One of my favorite passages in Scripture is found in John 13, where Jesus gathers with His disciples to observe the Passover on the night before His betrayal and crucifixion. Jesus knew what the next day held, but He used this opportunity to serve the disciples, as well as teach them the importance of serving others.
When guests entered your home, it was custom for the host to make someone washed the guests’ feet. Since it was the most demeaning task of the day, it was done by the lowest of slaves. Jesus had instructed Peter and John to prepare the meal, which they did. The table was set, and I am sure that these two close followers of Jesus thought that Jesus made sure someone was present to wash the feet of the guests. Since this was not done when they entered, I am sure that by the time they reclined at the table that the disciples were starting to feel uncomfortable. “Somebody ought to at least wash Jesus’ feet,” maybe one thought. “Maybe if I wait, someone else will do it.”
Jesus got up from the meal, removed his outer clothing, wrapped a towel around His waist, poured water into a basin, and started to wash the disciples’ feet. The fact that no one spoke up during these preparations is proof of the pride that was in the room that night. The disciples would later argue about who was the greatest in the kingdom, then Peter would make his declaration (which the others agreed) that he would follow Jesus to death. Each of the men gathered in the upper room that evening were so full of themselves that serving others was far from their minds.
Fast forward 2,000 years and the upper room is a picture of the local church. We gather and celebrate our accomplishments but refuse to serve. We come together for our Bible studies and wait for someone to meet our needs. We hear of needs within and outside of the church, only to think “somebody besides me can do that.” Pastors like to fuss about this, but what do we expect when we sit in an office focused on a computer screen, rather than getting outside the church and meeting needs?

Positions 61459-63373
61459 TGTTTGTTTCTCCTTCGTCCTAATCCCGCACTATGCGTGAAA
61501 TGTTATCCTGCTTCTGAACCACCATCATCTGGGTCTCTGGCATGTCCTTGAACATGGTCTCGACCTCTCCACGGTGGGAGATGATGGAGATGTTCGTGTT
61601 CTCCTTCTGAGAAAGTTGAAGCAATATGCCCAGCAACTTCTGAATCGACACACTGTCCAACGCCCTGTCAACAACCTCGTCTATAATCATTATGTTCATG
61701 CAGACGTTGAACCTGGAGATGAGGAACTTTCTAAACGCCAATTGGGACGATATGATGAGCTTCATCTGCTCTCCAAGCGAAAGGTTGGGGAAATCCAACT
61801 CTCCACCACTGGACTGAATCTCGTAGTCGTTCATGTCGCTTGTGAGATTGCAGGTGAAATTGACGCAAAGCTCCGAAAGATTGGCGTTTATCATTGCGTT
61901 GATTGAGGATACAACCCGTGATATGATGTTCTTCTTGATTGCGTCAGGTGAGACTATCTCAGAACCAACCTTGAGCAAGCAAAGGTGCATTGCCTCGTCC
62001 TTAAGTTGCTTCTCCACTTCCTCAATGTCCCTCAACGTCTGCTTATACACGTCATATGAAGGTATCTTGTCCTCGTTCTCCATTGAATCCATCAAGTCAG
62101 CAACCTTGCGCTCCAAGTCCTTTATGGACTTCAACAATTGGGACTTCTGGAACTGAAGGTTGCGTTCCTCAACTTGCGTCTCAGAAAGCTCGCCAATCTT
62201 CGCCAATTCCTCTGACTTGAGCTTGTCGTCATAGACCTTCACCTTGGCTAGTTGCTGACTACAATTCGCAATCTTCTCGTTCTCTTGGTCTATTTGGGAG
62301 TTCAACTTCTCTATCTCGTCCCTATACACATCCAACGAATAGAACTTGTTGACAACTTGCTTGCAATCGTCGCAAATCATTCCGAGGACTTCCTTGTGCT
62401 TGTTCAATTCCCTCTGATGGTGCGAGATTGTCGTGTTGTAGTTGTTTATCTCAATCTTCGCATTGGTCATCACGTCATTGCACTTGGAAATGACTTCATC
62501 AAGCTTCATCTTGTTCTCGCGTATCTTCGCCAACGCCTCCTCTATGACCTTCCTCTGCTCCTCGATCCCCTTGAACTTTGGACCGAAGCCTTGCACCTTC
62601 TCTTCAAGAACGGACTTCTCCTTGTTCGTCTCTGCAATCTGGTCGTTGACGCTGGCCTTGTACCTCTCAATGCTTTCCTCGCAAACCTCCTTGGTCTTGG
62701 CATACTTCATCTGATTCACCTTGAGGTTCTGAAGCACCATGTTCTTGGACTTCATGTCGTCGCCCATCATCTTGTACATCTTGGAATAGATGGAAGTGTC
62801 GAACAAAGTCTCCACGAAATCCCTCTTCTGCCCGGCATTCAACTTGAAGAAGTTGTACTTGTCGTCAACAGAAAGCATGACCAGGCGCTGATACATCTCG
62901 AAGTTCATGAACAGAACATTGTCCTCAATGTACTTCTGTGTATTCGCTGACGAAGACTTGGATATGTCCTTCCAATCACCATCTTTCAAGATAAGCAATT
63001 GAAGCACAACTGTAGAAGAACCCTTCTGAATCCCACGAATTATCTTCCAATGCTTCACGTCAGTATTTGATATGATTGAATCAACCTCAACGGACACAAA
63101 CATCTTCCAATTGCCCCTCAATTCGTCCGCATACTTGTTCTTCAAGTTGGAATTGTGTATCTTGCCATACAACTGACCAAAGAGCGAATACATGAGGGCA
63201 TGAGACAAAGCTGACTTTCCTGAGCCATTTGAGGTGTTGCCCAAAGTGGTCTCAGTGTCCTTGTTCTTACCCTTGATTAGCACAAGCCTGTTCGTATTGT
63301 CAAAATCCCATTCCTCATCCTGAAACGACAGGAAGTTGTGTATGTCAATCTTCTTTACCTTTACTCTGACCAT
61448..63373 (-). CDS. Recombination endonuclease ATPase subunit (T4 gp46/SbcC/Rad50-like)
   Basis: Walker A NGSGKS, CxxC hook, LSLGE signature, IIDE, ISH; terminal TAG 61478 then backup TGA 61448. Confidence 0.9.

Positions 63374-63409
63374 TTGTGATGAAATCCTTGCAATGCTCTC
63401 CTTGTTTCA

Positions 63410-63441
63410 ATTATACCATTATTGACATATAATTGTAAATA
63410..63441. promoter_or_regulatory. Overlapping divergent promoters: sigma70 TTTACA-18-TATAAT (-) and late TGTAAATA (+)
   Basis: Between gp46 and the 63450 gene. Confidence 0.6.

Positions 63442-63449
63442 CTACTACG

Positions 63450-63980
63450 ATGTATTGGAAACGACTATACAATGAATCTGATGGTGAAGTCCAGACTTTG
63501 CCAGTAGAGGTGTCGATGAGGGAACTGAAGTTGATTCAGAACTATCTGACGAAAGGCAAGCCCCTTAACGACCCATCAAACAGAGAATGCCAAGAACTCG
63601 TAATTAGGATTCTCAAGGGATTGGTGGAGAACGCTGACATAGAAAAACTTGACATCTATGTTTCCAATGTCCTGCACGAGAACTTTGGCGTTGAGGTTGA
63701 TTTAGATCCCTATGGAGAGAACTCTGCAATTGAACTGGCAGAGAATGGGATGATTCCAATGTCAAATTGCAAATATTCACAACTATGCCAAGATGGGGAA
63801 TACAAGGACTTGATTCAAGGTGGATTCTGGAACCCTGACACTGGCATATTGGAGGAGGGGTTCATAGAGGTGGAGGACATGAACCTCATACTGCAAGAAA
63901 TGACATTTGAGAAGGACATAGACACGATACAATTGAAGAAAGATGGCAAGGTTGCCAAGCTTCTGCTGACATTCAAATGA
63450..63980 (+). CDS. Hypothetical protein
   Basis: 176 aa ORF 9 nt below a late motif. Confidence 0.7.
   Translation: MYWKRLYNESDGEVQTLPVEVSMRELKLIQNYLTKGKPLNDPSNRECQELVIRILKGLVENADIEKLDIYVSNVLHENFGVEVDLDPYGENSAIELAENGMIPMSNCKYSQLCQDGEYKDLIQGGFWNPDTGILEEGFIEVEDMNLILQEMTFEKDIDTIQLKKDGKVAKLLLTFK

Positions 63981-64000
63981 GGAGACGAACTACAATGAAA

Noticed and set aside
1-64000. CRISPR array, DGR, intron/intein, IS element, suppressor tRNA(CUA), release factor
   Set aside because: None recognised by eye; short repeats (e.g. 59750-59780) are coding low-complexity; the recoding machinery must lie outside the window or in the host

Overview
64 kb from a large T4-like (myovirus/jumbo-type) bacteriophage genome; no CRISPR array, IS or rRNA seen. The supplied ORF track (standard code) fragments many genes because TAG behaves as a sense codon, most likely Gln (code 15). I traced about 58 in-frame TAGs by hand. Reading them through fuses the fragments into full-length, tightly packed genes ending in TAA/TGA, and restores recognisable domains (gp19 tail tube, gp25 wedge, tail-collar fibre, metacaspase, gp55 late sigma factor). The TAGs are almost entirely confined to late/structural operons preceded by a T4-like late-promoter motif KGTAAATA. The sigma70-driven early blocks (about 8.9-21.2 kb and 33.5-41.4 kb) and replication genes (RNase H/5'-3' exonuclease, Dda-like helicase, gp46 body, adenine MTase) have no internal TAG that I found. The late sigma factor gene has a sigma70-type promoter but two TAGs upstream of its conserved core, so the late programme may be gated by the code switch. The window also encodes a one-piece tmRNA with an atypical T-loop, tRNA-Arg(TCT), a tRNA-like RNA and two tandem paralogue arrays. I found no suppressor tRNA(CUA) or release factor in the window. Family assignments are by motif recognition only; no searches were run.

I will be forever grateful to Dr. Ken Gore, Chair of the Department of Christian Ministries at Williams Baptist College, for assigning his Supervised Ministry class the Bible study Jesus on Leadership. Supervised Ministry is the final class for all students in the Department of Christian Ministries, and it was during this class that I was called to my first pastorate. Prior to this call, I completed Jesus on Leadership, and it changed the way I ministered and has probably kept me from being fired. Jesus on Leadership focused upon the servanthood of Jesus, most notably the account about which I am writing. I was a student athletic trainer in high school and college and had wrapped many ankles during that time, so I knew that feet were nasty! Yet, Jesus calls us to such service, meeting the needs around us, regardless of the level of attraction.
Prior to completing Jesus on Leadership, I allowed my Type-A personality to drive my ministry. I believed that I would lead by telling people what to do, and I was ignorant enough to think they would respond to my “leadership.” It worked in youth ministry because teenagers were accustomed to being told what to do, but I realize now that without this revelation about servant leadership, I would never survive ministry.
God’s children are called to serve. I think that one of the reasons service is reduced is due to parents. Rather than teaching our children to serve, we give them all that they want. If parents do not model and teach servanthood to their children, we will continue to produce generations that focus on their own needs and neglect the needs of others. While not all our children will be ministers, some will be deacons, others will be Sunday School teachers, and still others will faithfully serve behind the scenes without any title or recognition. Parents can impact future generations and the health of the Church by modeling and teaching their children to serve.
As we celebrated Easter this past weekend, I pray that it reminded us that Jesus served by leaving the comfort of Heaven to face the cruelty of the Cross. Throughout His ministry, including some of the final hours before His death, Jesus taught that His followers were to serve, where to wash feet.
May the Lord open our eyes to dirty feet and give us a heart to wash them.